Choosing a small business intern

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Interns working in your small business can be a win-win situation. Your business gains a boost to creativity as well as the bottom line, and the intern gains experience and builds a resume. But as a small-business owner, you want to make sure you use interns for maximum benefit.

“If you’re looking for someone to take out the trash, pick up your laundry or buy gifts for your spouse or significant other, don’t hire an intern,” says David Politis of Politis Communications near Salt Lake City. “Hire a personal assistant. Serious intern candidates are looking for several outcomes from their time spent with your firm — the most important of which is real-world experience.”

Here are some tips for hiring and getting the best out of a working relationship with an intern.

Widen your search

Now that you’ve decided to work with interns, don’t restrict your search to the closest high school or college, or even only to schools. Melissa Kenney Ngaruri, legal assistant at Patrick Hoover Law Offices in Rockville, Md., spoke to teachers at several high schools who run internship programs. She passed on the school just down the road in favor of two other schools with programs that better met her needs. At her favorite program, the interns send their own resumes instead of expecting the supervising teacher to do it. “We noticed a big difference between those students who were proactive and those who weren’t,” Ngaruri says.

A conversation with Dilbert creator
Dilbert creator Scott Adams answers questions about Asok, possibly the world’s best-known intern:
What could Asok accomplish, given the chance?  Asok is an engineer, and like all engineers he longs to invent the product that will forever change the world. Failing in that, he would like to one day earn enough money so he can stop making his own underpants out of sandwich bags.What’s the worst thing that’s happened to Asok?  The Pointy-Haired Boss asked Asok to crawl into the ventilation system and find whatever died in there.What’s the best reader storyline suggestion based on real work life that you’ve received related to Asok?  Most of the suggestions for Asok revolve around the ridiculous “make-work” projects that interns famously get.Is Asok getting anything at all he could use on a resume?  All he’s getting is a chance to steal some company resources to print his resume at work.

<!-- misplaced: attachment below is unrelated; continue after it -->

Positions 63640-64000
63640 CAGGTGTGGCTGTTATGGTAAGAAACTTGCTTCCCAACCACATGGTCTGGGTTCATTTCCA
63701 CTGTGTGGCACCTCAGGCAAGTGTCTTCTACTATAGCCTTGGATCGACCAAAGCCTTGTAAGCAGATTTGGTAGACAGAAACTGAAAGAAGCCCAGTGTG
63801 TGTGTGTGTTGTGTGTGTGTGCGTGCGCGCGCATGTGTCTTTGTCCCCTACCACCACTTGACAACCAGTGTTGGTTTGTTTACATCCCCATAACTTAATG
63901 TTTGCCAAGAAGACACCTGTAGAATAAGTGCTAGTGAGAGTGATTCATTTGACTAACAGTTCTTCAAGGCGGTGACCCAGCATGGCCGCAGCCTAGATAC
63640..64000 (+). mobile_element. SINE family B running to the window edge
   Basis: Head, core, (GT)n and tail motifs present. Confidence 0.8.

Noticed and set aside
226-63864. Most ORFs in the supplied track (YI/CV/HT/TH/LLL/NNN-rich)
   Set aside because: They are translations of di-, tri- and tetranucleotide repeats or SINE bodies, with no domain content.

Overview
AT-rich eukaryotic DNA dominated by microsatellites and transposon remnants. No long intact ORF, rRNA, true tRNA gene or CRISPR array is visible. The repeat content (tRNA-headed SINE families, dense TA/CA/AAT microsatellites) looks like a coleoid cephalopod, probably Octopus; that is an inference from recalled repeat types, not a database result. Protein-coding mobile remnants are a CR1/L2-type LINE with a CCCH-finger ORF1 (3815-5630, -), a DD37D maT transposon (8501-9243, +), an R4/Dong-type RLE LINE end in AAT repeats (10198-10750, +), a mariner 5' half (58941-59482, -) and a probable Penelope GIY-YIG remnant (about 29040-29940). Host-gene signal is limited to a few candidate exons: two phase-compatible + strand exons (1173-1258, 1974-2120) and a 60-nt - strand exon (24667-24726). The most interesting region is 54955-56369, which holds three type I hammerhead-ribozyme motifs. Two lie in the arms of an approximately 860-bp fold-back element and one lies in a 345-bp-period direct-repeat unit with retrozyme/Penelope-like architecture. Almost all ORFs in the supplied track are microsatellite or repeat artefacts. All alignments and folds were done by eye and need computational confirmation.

Choose your interns as if you were hiring them full time. Run background checks just as you would for any new hire. Don’t forget to check social networking sites for red flags.

In the interview, be clear about your expectations. Specify the hours, if the position is paid and type of work involved “almost to the point of pushing them away,” advises David J.P. Fisher of RockStar Consulting in Evanston, Ill. “Interns are there to help me, not cause me more headaches.”

Look for drive — not just good grades. We’ve taken kids with lower GPAs who were super hot in terms of rolling up their sleeves and getting involved,” Ngaruri says. “I’ll take someone who is average to below average intelligence who is dedicated any day.”

Realize there is a risk

No matter what you do, you may experience horror stories. An intern may flake out and just stop showing up, Ngaruri says, or worse. One intern at Tavalon Tea in Brooklyn, N.Y., actually was scoping out the company. “He was here six months to extract our know-how and business concept to start up a competing tea company of his own,” says Tavalon Tea founder and CEO John-Paul Lee.